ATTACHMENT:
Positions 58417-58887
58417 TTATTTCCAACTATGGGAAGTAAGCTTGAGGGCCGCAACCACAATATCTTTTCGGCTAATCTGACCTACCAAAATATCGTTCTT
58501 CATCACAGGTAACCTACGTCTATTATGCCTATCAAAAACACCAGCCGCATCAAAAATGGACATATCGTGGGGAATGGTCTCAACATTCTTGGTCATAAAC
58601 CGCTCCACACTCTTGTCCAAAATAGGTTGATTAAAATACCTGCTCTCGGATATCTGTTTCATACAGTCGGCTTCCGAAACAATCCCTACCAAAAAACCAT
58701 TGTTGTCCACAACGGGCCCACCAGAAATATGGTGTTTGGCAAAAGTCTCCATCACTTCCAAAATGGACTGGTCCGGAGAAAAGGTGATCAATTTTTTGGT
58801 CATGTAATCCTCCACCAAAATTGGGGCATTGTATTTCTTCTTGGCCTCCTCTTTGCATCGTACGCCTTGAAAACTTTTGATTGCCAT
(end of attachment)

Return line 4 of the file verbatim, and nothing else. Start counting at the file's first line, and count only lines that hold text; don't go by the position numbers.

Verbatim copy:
58601 CGCTCCACACTCTTGTCCAAAATAGGTTGATTAAAATACCTGCTCTCGGATATCTGTTTCATACAGTCGGCTTCCGAAACAATCCCTACCAAAAAACCAT